I touched down at Chicago’s O’Hare International Airport somewhere around 7:00 New Year’s Eve 2019, the third time in recent months I’d taken this exact flight from Nashville. It always arrives at the same gate, right on time. Then I make the short five minute walk to the train, and I’ve practically arrived. The whole process has almost become automated in the way that comforts me when I travel away from home: the relative predictability, and privilege, of knowing your way around. But now I was running late, with texts wondering where I was, since the delayed flight had also spent longer in the air than usual. The subway would take too long, so I called an Uber to make it in time for my appointment — a New Year’s party, of course!
The app found me a driver, and I checked the details. His name was Onesmo, and other riders had left compliments on his “great conversation,” something I wasn’t feeling in the mood for in my agitation from spending all day in an airport with too many layers on.
Then again, I was glad to have them as we talked about the cold, the snow that had gathered on the sides of the road, and the rest that was coming. I remarked that without fail, there has been snow on the ground every time I’ve come to Chicago in my life. When he asked me where I was from, I was sure our small talk would stay small.
“Nashville,” I said. “Tennessee.”
“Oh, beautiful country down there. Very mountainous in parts. I drove all over it in my days trucking, went all over America back then… See how this 18-wheeler in front of us will speed up now, to stop that gray car, there, from overtaking him in the left lane.”
Just as he said, the truck gained speed and pulled over into a lane with more open road ahead, taking control of the small pack of traffic around it.
“Yes, I know the South, I was in Georgia for a few years when I came to America. I started a family there. Some of my children are in college there. But the rest of us are in Chicago now, and I’m going to celebrate the New Year with them if I get done with driving in time tonight.”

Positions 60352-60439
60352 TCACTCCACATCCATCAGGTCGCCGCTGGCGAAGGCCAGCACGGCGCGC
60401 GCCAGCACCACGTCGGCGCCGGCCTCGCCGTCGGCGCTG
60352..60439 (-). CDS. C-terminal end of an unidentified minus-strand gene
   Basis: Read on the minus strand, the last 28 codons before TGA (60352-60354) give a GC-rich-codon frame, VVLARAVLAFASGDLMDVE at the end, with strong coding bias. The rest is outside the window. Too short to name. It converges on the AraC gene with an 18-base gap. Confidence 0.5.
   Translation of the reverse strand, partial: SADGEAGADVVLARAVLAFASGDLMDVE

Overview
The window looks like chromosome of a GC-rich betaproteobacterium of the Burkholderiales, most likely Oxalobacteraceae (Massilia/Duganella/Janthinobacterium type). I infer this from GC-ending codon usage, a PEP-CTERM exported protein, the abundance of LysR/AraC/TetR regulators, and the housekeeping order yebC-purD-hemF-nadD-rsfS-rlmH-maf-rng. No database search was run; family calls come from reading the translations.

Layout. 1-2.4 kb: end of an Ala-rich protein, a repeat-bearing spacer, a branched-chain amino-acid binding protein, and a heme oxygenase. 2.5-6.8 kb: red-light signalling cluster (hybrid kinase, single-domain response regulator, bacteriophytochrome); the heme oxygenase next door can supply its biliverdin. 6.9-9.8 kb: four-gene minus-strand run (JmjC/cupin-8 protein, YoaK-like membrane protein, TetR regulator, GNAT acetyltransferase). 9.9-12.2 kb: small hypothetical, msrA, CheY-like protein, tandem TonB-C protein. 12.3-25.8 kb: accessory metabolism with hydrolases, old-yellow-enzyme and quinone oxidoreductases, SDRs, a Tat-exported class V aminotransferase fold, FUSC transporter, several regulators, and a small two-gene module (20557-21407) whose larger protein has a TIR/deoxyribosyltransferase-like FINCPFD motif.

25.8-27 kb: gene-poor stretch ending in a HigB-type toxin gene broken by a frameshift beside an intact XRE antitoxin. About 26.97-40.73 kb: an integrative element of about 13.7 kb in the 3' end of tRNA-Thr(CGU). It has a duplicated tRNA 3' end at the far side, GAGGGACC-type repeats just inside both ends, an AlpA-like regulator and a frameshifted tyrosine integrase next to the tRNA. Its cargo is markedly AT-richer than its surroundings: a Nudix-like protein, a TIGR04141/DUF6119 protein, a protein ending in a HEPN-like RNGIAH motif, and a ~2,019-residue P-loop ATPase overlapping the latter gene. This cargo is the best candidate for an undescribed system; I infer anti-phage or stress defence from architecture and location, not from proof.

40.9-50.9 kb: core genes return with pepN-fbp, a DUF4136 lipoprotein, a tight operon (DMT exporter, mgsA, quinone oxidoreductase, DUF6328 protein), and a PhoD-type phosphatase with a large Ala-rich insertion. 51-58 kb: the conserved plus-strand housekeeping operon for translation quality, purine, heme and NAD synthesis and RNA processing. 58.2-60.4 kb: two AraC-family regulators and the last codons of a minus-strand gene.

I asked what they were planning to do.
“They want to go see the fireworks on Navy Pier, which we may. But I want them to understand that this is all just fuss, a made-up season for spending money. As if they could not get enough out of us at Christmas, we must do it again a few days later. It’s crazy.”
This was the first time in the conversation I heard him use the at-large, enigmatic “they,” and my curiosity was piqued. I replied that something about Christmas got me down, too, and that businesses had seemed to wash their hands of it especially quickly this year — it felt like the very next day, the decorations were down and the jolly all gone. “They” felt no need to pretend anymore. Enthusiasm curbed.
These complaints encouraged Onesmo, and his speech took on a commanding tone still in step with his calm manner; this wasn’t the gravity of anger, but the wise authority that comes with time. His statements from this point on became increasingly prophetic, often beginning “this is what I have seen,” or, “this is what I have come to believe.”
“Indeed, they are getting sloppy because they are on the ropes. People are beginning to understand that corruption, exploitation, and what have you, these are not just things in Africa, where I am from. Or in Asia. It happens here, and it has been for a long time. The need to buy things that only get more expensive, while the money only disappears, is a mechanism that people will not tolerate much longer. I see it as a great clamp on society…”
Talk like this always gets my attention, and for a moment I forgot my whole day up to that point. Wherever I’d been and wherever I was going was of no consequence, because we were all going somewhere together in the 2020s, somewhere strange, new, and alive. I added my own observation that people were beginning to do more than just perceive the critical shortages in society — not just those of resources, but most importantly of opportunity.
Onesmo began to respond when his phone rang. “It’s my daughter, I better answer.” She was calling to check in before heading off to her plans for the night, a party somewhere in the city. He advised her to keep her wits about her because people can act strange on “peak” nights like this. She tried to assuage his worries by offering to call every hour, but he refused.
“Do not act right for my sake, or worry for me. Worry for yourself, and act in a way that you can be proud of.” I couldn’t help but smile, having been in the daughter’s exact position many times before with my own parents. But it also felt like an admonishment of the times we were living in, almost as if he was saying that everyone acts crazy nowadays. After all, these were “peak” times: the last day of a very long year, the end of a turbulent and unpredictable decade.